By Sharon M. Kennedy
Today’s kids have no idea what it’s like to pound the keys of a manual typewriter. They’ve never heard the sharp ding announcing the approach of the right margin, and they’ve certainly never gotten their fingers black or red while untangling a wayward ribbon. They know nothing about jamming keys or carbon paper. A platen is as foreign to them as a bail arm, a carriage return, or a paper guide.
At 12 years old, I taught myself to type on my sister’s portable Remington typewriter. She was 16 and had received this marvelous piece of machinery as a birthday present. I was allowed to touch it by promising I would help her with the barn chores. I much preferred housework, but the temptation of that beautiful typewriter was more than I could bear. I made a promise we both knew I would never keep.
Someone had given us a red typing manual that stood up instead of lying flat on the table and from that book I honed my skill. The summer of 1959 found me pounding the keys from the time I got up until late into the evening. I’m sure I took breaks for picking strawberries and blueberries and doing my chores, but not much else could lure me away from that wonderful machine and the many exercises the manual offered.
By summer’s end, Jude threatened to lock her typewriter in its case and hide the key. I had driven everyone in our house nuts except Gram because she was hard of hearing. My typing cooled down when school started, but every weekend and every summer I was back at my post, banging away on the Remington. My efforts paid off. By the time I took a typing class in high school, I was probably as proficient as the teacher.
When I was young, as far as I knew four career choices were available to girls. We could become a nurse, a nun, a teacher, or a secretary. One by one I narrowed the field. I wanted to be a nurse but sick people made me sick. My nun phase lasted until I fell in love with the boy who sat at my table in first grade. I gave up dreaming of the teaching profession in 1968 when a young, unenlightened college counselor informed me English teachers had no future. Nothing was left but secretarial work.
Although I never mastered shorthand, at 57 words a minute I was a fast and accurate typist when placed in front of a manual machine. I knew I would excel at any office job thanks to my attention to detail and meticulous working habits. In the summer of 1966, I approached my first real position with all the confidence of a well-trained athlete. I would be typing for Professor Stephen Youngs at what is now Lake Superior State University in Sault Ste. Marie.
I remember the morning of my first day at work. I awakened full of hope, convinced I would astound those around me. My incredible speed and accuracy were sure to make me the star of the office. I would be applauded and envied by everyone. My freshman year of college was successfully behind me with only one “D” in biology on my transcript. I no longer had to work during the summer as a waitress. I finally had my driver’s license. Dad trusted me with our Chevy station wagon. Life was good.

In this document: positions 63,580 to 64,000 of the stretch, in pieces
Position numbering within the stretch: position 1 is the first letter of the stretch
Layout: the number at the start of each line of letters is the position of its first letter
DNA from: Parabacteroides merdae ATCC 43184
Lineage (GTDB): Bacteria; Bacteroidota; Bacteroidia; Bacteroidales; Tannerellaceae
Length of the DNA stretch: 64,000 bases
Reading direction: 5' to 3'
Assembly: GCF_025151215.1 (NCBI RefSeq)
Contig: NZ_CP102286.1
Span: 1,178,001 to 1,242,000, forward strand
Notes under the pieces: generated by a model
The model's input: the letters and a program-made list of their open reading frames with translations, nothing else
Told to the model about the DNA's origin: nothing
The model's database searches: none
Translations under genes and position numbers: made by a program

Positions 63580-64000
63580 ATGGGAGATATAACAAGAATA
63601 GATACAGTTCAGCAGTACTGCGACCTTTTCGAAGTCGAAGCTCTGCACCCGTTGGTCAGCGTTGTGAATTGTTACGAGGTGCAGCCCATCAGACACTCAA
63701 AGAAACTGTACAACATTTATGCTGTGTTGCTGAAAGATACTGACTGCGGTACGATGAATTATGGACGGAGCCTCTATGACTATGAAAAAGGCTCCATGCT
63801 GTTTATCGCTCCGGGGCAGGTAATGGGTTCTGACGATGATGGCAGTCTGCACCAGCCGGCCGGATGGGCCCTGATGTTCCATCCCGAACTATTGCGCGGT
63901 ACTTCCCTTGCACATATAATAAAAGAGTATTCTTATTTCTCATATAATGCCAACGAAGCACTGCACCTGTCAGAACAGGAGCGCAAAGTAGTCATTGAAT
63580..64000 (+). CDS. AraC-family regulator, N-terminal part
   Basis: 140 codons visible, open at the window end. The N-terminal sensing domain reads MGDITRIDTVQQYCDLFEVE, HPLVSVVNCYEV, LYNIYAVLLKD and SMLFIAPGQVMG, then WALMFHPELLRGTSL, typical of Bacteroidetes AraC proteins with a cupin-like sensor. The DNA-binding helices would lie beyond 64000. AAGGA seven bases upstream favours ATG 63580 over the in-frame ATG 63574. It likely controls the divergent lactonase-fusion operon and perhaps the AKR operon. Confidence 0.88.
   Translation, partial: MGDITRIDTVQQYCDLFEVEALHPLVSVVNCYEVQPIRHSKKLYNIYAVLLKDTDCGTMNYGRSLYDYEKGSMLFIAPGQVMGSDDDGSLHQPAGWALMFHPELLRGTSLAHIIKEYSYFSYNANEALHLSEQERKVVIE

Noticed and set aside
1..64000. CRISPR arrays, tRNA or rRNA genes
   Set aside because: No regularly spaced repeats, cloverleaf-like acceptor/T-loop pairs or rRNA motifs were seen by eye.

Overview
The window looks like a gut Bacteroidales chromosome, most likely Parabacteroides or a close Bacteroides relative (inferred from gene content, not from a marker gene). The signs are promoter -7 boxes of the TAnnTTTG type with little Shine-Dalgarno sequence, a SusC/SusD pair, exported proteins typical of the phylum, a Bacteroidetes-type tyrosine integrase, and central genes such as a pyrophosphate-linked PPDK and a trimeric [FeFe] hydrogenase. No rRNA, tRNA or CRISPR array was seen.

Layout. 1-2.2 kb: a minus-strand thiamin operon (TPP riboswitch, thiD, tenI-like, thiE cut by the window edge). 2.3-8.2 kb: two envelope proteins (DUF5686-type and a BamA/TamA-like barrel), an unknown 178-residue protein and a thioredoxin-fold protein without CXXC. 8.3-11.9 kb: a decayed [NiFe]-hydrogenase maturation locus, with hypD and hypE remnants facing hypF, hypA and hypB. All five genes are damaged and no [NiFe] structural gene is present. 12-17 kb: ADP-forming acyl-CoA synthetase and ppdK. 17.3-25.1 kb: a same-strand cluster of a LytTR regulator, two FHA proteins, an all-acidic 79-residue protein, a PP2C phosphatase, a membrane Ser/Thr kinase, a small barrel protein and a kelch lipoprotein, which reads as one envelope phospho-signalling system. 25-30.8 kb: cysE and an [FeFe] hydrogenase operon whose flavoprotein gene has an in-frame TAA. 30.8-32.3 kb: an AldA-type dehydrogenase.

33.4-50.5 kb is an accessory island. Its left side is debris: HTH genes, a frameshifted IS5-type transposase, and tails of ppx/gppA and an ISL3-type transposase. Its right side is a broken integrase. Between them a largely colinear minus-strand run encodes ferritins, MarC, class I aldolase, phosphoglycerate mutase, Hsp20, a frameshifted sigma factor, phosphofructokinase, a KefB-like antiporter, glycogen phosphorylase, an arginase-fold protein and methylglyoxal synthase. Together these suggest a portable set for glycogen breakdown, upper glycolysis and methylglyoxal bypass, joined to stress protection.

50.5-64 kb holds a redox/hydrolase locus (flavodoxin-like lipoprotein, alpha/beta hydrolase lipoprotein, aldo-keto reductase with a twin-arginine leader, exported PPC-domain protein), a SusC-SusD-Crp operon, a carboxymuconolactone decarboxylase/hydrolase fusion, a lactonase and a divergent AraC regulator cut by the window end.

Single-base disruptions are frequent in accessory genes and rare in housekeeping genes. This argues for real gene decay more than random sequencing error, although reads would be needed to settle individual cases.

My joy was short-lived. When I arrived on campus and uncovered my machine, feelings of horror and dismay shot through me. Instead of the lovely manual Royal, Remington, or Adler typewriter I was expecting, an IBM electric monster was hiding beneath the dust cover. I had never faced such an adversary and had no idea where to begin. That machine had a mind of its own. If I as much as breathed, it took off like a dog chasing a rabbit. If I typed fast, all the words ran together. The slightest touch of the keyboard sent the keys flying. What a disaster.
My beautiful typing skills didn’t amount to a pinch of salt pitted against that electric fiend, but that wasn’t the worst of it. When I applied for the job, no one informed me about the Dictaphone. Trying to type on that terrifying piece of artillery while listening to Prof. Youngs’ voice through the earphones, was impossible. I wanted to cry. I wanted to go home. Facing those two machines, I was as lost as a shipwrecked sailor. By lunch time, I was ready to call it quits. I drove to my sister’s house and told her my troubles. She listened sympathetically, handed me a Kleenex, and reminded me of the Princess Cake. She said my first attempt at baking that cake wasn’t perfect, but with practice it improved. She advised me to stick it out for at least one week.
And she was right. My boss was kind and patient. Coworkers helped me through the day and encouraged me throughout the week. By week two, I was more comfortable, and by summer’s end I had conquered the IBM and the dreaded Dictaphone.
Over the years, I worked at a variety of dead-end jobs, most revolving around an office. When I applied for a job as a legal secretary at a Detroit law firm, my speed of 115 words per minute shocked the secretaries as well as the attorneys. I made three mistakes or the word count would have been higher. It never occurred to me I should have been deciding on a career instead of making do with boring-beyond-tears employment. Typing at amazing speeds was fine, but that’s all it was. It took me years to discover that putting words together and creating a newspaper column or a short story was much more rewarding.
Women today have career choices unheard of when I was young. The irony is that many of them still center around a keyboard. I find it remarkable that the skill I taught myself on Jude’s portable Remington all those years ago is still required in the workplaces of 2022.